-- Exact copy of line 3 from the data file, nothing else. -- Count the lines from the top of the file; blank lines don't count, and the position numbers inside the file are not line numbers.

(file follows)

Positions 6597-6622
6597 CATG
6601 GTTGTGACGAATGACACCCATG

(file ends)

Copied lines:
6601 GTTGTGACGAATGACACCCATG